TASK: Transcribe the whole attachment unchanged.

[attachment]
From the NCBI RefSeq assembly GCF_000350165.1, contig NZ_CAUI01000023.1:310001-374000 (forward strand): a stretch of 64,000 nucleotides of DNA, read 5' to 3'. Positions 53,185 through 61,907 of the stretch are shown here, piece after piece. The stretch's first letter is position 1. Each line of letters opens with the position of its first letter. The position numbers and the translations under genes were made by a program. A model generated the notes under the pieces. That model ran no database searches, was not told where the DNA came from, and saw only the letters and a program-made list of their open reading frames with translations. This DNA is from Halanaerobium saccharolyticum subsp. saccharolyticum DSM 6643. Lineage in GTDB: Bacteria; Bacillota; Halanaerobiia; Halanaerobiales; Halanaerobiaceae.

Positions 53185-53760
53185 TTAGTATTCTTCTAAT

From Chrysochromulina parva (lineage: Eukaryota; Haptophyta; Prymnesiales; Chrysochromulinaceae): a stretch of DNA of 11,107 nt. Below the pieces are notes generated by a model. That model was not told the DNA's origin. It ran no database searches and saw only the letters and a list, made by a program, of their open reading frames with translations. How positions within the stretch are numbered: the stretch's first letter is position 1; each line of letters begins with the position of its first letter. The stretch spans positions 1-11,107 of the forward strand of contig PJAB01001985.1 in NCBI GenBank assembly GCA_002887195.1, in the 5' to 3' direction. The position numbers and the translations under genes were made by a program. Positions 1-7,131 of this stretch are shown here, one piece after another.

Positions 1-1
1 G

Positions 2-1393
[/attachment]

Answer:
From the NCBI RefSeq assembly GCF_000350165.1, contig NZ_CAUI01000023.1:310001-374000 (forward strand): a stretch of 64,000 nucleotides of DNA, read 5' to 3'. Positions 53,185 through 61,907 of the stretch are shown here, piece after piece. The stretch's first letter is position 1. Each line of letters opens with the position of its first letter. The position numbers and the translations under genes were made by a program. A model generated the notes under the pieces. That model ran no database searches, was not told where the DNA came from, and saw only the letters and a program-made list of their open reading frames with translations. This DNA is from Halanaerobium saccharolyticum subsp. saccharolyticum DSM 6643. Lineage in GTDB: Bacteria; Bacillota; Halanaerobiia; Halanaerobiales; Halanaerobiaceae.

Positions 53185-53760
53185 TTAGTATTCTTCTAAT

From Chrysochromulina parva (lineage: Eukaryota; Haptophyta; Prymnesiales; Chrysochromulinaceae): a stretch of DNA of 11,107 nt. Below the pieces are notes generated by a model. That model was not told the DNA's origin. It ran no database searches and saw only the letters and a list, made by a program, of their open reading frames with translations. How positions within the stretch are numbered: the stretch's first letter is position 1; each line of letters begins with the position of its first letter. The stretch spans positions 1-11,107 of the forward strand of contig PJAB01001985.1 in NCBI GenBank assembly GCA_002887195.1, in the 5' to 3' direction. The position numbers and the translations under genes were made by a program. Positions 1-7,131 of this stretch are shown here, one piece after another.

Positions 1-1
1 G

Positions 2-1393